Starring: the Tape Projects company; Lee Anantawit, Cait Foran, Eugenia Lim, Tanja Milbourne, Michael Prior, Zoe Scoglio, Jessie Scott


Appearing at: Victorian Space Science Education Centre (Meet at Next Wave Festival Club, 1000 £ Bend for shuttle bus)


How much do you accept as truth without question, and what is truth anyhow? Tape Projects’ (TAPR) 100 Proofs the Earth is Not a Globe asks the big questions with few words at all.

You have a mission and you won’t be entirely sure what it is. But if you take the time to really observe, the experience all will become clear (or terribly unclear – if you get the point) by the time your ship delivers you back to home base. ‘Try to forget the difference between remembering and imagining,’ you’re told via announcement. You – well, some of you – are clad in laboratory attire. Your name is no longer your own. You are awaiting entry to the facility with the rest of your department. (The other department is god knows where.) You are carrying a rock.

Confused and mildly disoriented, you enter and are herded about the Victorian Space Science Education Centre. There is no time to think; you must do, analyse, hypothesise and justify what it is you see. Or, some of you will; this is just half of the experience. The other half you will discover later, in conversation.

In the show you either have a cerebral journey or an experiential one. I realise this only in chatting with other audience members on the journey back to home base. Half the audience is stressed and feels overloaded. The other half has not realised that they were lab rats, more or less: helpless creatures being observed in strange activity. But it seems they feel far more relaxed, having had to complete physical tasks around the centre rather than our intellectual ones, based around observation. The other group of spectators has been oblivious to their becoming performers as we watched them, unseen.

100 Proofs is rich with ideas, and much has gone into attention to detail. It’s a shame, though, that a lot of this is lost. It’s a case of sensory overload, with people and scenes happening all around the space. Costumes present a mishmash of past and present and there is much to interact with—in the excitement you will desperately want to, but sadly there’s not enough time to digest it all. But perhaps that’s the point. How much do you really see and register for yourself in your immediate environment? You must watch, do, respond, be alert – or you’ll miss something.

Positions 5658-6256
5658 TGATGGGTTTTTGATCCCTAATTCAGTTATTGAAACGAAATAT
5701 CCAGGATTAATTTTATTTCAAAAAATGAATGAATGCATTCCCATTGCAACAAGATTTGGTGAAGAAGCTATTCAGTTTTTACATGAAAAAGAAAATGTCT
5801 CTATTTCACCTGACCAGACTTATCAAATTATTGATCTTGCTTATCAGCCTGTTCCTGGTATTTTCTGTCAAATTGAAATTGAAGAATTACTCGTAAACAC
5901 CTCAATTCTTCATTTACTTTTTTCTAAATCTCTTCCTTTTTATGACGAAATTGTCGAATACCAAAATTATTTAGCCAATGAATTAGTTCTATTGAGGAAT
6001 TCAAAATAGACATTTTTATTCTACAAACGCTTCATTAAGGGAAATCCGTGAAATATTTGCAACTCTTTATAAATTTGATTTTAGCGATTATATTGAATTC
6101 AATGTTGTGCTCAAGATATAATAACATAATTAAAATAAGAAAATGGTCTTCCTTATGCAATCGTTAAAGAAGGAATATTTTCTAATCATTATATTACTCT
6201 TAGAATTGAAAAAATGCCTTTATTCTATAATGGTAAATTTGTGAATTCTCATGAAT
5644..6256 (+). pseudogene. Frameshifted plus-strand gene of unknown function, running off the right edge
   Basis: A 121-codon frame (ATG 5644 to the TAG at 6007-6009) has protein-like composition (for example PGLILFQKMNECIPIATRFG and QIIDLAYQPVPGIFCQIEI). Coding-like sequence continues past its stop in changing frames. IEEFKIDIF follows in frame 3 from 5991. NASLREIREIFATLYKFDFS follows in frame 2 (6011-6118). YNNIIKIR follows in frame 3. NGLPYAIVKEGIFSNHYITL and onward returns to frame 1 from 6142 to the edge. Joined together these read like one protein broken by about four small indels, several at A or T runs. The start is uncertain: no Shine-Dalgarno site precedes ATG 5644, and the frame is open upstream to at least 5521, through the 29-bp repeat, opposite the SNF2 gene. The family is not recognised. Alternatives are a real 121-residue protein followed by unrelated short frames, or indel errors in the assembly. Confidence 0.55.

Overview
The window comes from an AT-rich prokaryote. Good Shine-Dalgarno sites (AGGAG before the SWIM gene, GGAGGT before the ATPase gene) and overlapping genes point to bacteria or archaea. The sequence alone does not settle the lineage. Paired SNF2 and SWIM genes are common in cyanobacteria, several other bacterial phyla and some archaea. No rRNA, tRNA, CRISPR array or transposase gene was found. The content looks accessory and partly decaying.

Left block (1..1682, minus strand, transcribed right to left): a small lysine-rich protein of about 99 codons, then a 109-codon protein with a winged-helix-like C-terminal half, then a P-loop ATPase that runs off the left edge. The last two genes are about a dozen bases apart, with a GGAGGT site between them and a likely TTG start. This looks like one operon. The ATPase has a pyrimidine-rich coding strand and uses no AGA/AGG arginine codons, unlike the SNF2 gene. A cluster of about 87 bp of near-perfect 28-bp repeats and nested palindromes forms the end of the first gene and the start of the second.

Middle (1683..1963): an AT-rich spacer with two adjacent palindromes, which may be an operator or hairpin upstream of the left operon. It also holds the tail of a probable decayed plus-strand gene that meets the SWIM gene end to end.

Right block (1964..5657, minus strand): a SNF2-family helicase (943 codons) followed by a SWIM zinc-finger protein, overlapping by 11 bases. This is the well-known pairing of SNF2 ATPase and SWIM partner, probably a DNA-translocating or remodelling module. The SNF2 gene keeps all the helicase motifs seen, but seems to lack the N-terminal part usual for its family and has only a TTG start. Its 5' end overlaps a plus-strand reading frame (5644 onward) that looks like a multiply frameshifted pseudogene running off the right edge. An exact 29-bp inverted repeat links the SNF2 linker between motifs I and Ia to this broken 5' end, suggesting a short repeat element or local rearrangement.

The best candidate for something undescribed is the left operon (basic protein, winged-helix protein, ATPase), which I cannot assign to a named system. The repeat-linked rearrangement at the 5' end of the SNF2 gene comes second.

The venue is incredibly impressive and Tape Projects have completely transformed parts of the building. It’s visually charged, but the execution of the action presents problems. The audience direction is unclear and inaudible at times, and there is a degree of confusion and rush to meet deadlines for each interactive segment.

TAPR raises some important questions, cleverly using humor to do so. With references to George Bush, the bible, literature, man on the moon, cults and Tom Cruise TAPR provokes questioning of our ideas around belief and illusion and cleverly illustrates the ease in which masses are influenced. What is faith and truth, and how do we justify it? You might laugh your way though your space journey, and it is funny, but you’ll be encouraged to talk about your experience with others over a drink when you arrive back at the Festival Club. (Buy a drink if you can afford to, but despite Next Wave supporting young artists the festival bar is expensive.)

Be aware that you’ll be seated beside someone who had a different experience to yours – make the most of this on the ride home. You might find yourself somewhat surprised at your own thoughts and behavior in retrospect. How much did you justify? Must there always be an answer or reason? And can you avoid falling victim to suggestion? Sit back, enjoy your journey, and you will find out.

100 Proofs the Earth is Not a Globe runs until 28 May. The show has now sold out, but there is a waiting list. Information can be found here.

Allison Browning is a writer, theatre critic and editor. You can find her in less formal attire here ; formalities are done with here.